7.     Your prescription is outside the treatable range. Modern day LASIK can cover an impressive range of prescriptions from short-sightedness to long-sightedness to astigmatism. However, your prescription must be taken into account alongside your corneal thickness. You may have a script that’s technically within range but if you don’t have enough corneal tissue for the laser to work on, that’s still a no-go.

If the aforementioned list of LASIK ineligibility criteria has you feeling a little down, keep your head up. All is not lost.

 

Alternatives to LASIK

Yes, there is such a thing! While many people equate laser eye correction to LASIK, there are, in fact, several other surgical procedures that can still achieve that greatly longed-for freedom from glasses and contact lenses. Though some people may just be entirely unsuitable for any sort of refractive procedure, here are some other options you may want to explore with your eye specialist.

 

Photorefractive Keratectomy (PRK)

PRK has a long track record in the military, mainly because it eliminates the risk of the flap-related complications that come with LASIK. Although military service no longer automatically disqualifies you from undergoing LASIK, you may still prefer PRK for the peace of mind. During PRK, the superficial layers of epithelial cells are removed rather than creating a flap. This leaves more corneal tissue for vaporization, making PRK a more suitable option for patients with thinner corneas.

 

Implantable Collamer Lens/Intraocular Contact Lens (ICL)

As the name suggests, an ICL is basically a contact lens implanted into the cornea, entirely eliminating the need for a minimum corneal thickness. This also means an ICL is able to correct prescriptions that fall outside the typical LASIK treatable range, and can be a good option for dry eyes. This procedure is also entirely reversible.

 

Small Incision Lenticule Extraction (SMILE)

SMILE eye surgery is a newer refractive technique. Using a laser, a small disc-like sliver of tissue is created in the deeper layers of the cornea without needing to remove the layers on top. This sliver is then removed through a keyhole incision, reshaping the cornea from the inside and correcting your vision. Because of this minimally invasive method, patients with dry eyes or those who are exposed to a risk of head trauma may prefer SMILE over LASIK. One downside of SMILE is that it is currently only suitable for treating short-sightedness.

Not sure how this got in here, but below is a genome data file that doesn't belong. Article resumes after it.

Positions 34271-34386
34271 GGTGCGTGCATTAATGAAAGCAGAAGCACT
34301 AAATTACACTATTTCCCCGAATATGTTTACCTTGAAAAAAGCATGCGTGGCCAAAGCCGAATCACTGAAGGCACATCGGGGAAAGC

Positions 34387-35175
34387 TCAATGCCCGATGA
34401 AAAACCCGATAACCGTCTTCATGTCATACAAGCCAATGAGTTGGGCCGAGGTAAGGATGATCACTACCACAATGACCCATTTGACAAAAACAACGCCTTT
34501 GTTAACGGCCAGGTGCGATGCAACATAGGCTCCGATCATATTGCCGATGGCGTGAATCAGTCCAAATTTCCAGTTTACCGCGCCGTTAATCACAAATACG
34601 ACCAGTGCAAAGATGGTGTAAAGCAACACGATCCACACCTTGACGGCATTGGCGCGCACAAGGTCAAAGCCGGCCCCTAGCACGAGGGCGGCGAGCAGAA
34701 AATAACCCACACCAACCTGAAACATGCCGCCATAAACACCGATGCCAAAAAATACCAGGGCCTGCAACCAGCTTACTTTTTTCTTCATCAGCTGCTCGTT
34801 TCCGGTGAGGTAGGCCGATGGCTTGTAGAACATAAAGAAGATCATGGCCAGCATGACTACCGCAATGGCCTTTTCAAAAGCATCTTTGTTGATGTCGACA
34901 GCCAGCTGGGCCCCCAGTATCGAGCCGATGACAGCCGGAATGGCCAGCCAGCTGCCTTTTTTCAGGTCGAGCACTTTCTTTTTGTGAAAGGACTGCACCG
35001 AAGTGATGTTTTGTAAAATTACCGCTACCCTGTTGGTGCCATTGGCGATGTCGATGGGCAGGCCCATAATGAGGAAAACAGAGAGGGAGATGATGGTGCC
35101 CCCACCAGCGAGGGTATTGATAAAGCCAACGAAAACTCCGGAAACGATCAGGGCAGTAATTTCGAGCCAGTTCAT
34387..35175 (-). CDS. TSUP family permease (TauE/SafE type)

Epi-LASIK

Epi-LASIK is very similar to regular LASIK with the exception of the corneal flap being much thinner and involving only the epithelial layers. Once this flap is lifted away, the laser has more corneal tissue to work with compared to regular LASIK, making epi-LASIK more suitable for those thin corneas. The corneal flap created in epi-LASIK also carries no risk of becoming dislodged, an advantage for those boxers, wrestlers, and special ops soldiers.

 

Refractive Lens Exchange (RLE)

Here’s one for the presbyopes. RLE involves removing your natural lens inside the eye and replacing it with an implant that corrects for your prescription. It is very similar to a cataract procedure, minus the cataract. Because your natural lens is responsible for the ability to shift your focus to near objects (a process called accommodation), RLE is, in fact, only recommended for those who have already gone through presbyopia, as the procedure will remove your accommodative ability. RLE is great for high prescriptions or for those whose corneas exclude them from LASIK.

As with any medical procedure, the best person to discuss your vision with is your attending eye specialist or ophthalmologist. By conducting a thorough eye examination and understanding your medical history, they will be able to advise you on your best options when it comes to surgical vision correction.

 

 


← Back to Research & Publications

Research & Publications

What eye floaters look like

Food for Floaters

It’s a fly! No, it’s a spider! No, it’s a…. vitreous floater. Though you may be relieved to realize you’ve not …

Happy senior couple

Cataract Surgery Could Reduce Dementia Risk

With dementia affecting almost 6 million people in the US, it wouldn’t be unexpected that you may personally know of someone …

Woman with a bionic eye

Bionic Eyes Aren’t Just for Terminators

When you hear of a bionic eye, what first comes to mind? For those who grew up in the 80s and 90s, there’s probably a picture …